detection characterzation methods
Detection/Characterzation Methods
  • Analytical techniques for monitoring biofilms follow two main strategies:
    • Indirect dection of organisms by analysis of waste and/or metabolism byproducts
      • Isolated growth, followed by analysis of headspace gas or growing media by a variety of methods (GC/MS, ICP, HPLC, etc.)
    • Direct detection of organisms
      • Microscopy techniques
      • Detection of proteins or DNA
indirect detection methods
Indirect Detection Methods
  • Indirect Detection of microorganism is accomplished by growth in an isolated environment followed by analysis:
    • GC/MS analysis of headspace gas for metabolic waste
    • ICP, HPLC, TOC (total organic carbon) analysis of solid or liquid growing media for changes in concentration of metals and organic components with time.


Isolated Growth

indirect detection methods1
Indirect Detection Methods
  • Methane levels of a selection of methanobacteria on a Mars soil simulant
    • Bacteria innoculated on media with differing volumes of oxygen-free buffer, methane levels monitored in headspace.
direct detection methods
Direct Detection Methods
  • Microscopy Techniques
    • Provides the best direct evidence of biofilm formation by imaging actual cells.
    • Most common microscopy technique is confocal laser scanning microscopy
      • Can produce blur-free images of thick specimens at various depths (up to 100µm) and then combine to form a 3D image.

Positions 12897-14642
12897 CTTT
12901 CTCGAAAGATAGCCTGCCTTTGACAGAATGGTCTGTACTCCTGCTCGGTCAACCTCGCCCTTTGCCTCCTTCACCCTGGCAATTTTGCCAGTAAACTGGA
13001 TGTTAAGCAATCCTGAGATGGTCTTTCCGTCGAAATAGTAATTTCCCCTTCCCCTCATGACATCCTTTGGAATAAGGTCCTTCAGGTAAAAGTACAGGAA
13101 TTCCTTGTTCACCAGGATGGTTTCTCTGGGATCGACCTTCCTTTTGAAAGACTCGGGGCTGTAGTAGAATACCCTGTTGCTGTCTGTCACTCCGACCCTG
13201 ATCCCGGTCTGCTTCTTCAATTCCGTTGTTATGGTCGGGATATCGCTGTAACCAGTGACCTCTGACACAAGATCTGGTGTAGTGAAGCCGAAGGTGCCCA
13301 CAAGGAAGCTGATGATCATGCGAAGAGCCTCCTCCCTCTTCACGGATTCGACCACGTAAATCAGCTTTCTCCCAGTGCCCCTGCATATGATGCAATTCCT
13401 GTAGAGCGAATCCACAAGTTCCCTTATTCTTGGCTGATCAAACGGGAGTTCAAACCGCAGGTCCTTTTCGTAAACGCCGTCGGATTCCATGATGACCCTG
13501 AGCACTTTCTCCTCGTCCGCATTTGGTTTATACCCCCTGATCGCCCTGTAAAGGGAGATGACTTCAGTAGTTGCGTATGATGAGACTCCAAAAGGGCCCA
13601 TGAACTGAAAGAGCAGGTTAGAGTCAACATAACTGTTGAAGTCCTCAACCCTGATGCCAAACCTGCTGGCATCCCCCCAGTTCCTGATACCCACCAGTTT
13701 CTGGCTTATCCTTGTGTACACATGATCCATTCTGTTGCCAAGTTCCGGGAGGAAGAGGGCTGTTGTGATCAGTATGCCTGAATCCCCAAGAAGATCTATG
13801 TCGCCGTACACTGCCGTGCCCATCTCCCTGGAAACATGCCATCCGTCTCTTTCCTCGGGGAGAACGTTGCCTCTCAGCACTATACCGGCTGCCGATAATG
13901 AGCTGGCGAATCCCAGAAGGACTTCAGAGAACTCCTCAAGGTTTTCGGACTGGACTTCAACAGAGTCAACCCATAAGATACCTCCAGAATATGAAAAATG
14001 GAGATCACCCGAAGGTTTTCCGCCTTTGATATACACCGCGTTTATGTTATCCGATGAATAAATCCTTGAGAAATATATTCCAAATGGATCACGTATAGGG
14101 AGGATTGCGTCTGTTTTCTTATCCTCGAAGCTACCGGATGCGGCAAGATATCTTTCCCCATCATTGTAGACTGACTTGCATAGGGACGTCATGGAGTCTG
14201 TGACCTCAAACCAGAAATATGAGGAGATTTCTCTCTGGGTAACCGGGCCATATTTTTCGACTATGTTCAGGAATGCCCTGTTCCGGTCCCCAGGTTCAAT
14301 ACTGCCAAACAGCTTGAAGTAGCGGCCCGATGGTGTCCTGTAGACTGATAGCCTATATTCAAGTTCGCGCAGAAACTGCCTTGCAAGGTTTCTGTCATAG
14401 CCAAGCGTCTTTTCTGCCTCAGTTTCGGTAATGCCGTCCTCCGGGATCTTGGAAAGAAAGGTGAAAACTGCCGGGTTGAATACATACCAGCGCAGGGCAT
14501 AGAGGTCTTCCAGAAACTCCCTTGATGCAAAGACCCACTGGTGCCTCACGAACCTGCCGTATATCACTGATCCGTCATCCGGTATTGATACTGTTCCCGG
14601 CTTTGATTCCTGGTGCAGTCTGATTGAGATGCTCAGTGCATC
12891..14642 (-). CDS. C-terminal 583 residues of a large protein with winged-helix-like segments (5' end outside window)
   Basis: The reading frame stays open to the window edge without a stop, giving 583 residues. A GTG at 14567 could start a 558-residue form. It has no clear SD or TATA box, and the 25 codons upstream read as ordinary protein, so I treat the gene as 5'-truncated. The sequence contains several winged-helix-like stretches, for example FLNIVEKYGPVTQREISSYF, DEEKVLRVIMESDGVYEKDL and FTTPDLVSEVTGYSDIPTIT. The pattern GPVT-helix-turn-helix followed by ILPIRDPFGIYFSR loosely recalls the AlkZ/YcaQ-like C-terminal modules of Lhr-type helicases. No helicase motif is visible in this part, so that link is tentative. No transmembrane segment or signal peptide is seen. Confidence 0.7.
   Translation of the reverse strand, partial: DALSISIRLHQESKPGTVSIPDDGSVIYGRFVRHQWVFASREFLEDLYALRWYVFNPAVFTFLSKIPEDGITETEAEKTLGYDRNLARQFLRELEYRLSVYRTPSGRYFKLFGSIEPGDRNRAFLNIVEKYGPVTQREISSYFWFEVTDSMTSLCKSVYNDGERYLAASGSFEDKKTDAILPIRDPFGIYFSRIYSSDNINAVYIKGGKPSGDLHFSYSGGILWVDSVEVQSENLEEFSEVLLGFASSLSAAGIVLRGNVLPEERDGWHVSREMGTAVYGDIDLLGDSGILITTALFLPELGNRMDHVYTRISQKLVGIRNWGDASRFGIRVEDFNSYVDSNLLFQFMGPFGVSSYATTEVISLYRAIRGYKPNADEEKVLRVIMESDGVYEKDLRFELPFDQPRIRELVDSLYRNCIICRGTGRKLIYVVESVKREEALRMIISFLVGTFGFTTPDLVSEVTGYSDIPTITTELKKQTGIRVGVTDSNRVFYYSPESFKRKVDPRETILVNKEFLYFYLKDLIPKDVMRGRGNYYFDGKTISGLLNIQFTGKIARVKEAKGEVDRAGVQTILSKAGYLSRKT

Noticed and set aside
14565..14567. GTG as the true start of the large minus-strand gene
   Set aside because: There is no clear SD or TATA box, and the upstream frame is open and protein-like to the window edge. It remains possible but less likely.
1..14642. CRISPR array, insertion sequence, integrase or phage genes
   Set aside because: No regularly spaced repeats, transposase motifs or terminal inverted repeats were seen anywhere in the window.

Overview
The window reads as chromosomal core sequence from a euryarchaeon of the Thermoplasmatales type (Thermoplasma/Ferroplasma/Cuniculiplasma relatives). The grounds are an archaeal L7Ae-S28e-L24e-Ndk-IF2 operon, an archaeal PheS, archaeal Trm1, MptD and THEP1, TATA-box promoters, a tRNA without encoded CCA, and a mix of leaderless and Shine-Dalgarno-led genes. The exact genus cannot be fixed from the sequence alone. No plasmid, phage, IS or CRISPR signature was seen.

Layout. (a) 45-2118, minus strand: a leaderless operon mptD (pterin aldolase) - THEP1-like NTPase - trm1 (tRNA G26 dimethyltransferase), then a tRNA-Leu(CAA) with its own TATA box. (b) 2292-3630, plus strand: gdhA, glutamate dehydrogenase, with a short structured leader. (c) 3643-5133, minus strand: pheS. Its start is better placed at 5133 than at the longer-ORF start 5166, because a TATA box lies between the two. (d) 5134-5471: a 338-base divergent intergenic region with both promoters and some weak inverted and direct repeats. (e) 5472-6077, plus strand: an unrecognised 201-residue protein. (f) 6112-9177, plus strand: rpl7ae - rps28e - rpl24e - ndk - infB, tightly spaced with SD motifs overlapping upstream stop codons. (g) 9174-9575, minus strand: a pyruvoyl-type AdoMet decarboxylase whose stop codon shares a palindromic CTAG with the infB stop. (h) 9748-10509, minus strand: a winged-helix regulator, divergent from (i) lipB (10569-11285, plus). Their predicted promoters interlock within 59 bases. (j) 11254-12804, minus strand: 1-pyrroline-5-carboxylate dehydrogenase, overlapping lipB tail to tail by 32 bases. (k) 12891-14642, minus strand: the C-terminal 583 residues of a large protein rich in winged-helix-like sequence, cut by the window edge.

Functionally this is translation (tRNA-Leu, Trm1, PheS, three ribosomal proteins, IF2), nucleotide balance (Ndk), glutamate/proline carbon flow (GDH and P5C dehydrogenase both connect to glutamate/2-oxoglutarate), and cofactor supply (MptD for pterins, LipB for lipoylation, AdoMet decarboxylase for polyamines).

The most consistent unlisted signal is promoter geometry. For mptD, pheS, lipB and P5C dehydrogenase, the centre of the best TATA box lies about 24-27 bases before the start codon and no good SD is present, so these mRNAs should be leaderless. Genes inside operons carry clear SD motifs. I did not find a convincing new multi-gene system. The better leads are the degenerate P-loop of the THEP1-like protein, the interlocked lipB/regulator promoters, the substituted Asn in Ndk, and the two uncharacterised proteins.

direct detection methods1

Direct Detection Methods

Laser Scanning Confocal Microscopy

  • A laser source (red line) is focused onto the sample by the objective lens.
  • The dye-labeled sample emits fluorescence (blue line), which is separated by the beam splitter from the source radiation and focused on a detector.
  • Fluorescence data from different layers in the sample is processed by a computer to reconstruct a 3D image of the sample.
direct detection methods2
Direct Detection Methods
  • Confocal Microscopy Image:
    • This image was taken of a biofilm consisting of a colonization of P. fluorescens at depths of 0, 1, 2, and 3µm.
    • Image at 1µm shows exopolymer surface of film.
    • Deeper images show population of cell inside biofilm
direct detection methods3
Direct Detection Methods
  • Isolation of nucleic acids (DNA/RNA) and proteins provides evidence of biological materials.
    • Isolation of nucleic acids or protein from a sample is carried out by lysis of cells and precipitation of nucleic acids and proteins.
    • Nucleic acids and proteins can be fluorescently labeled and detected/quantified
detection as biomarker for extraterrestrial life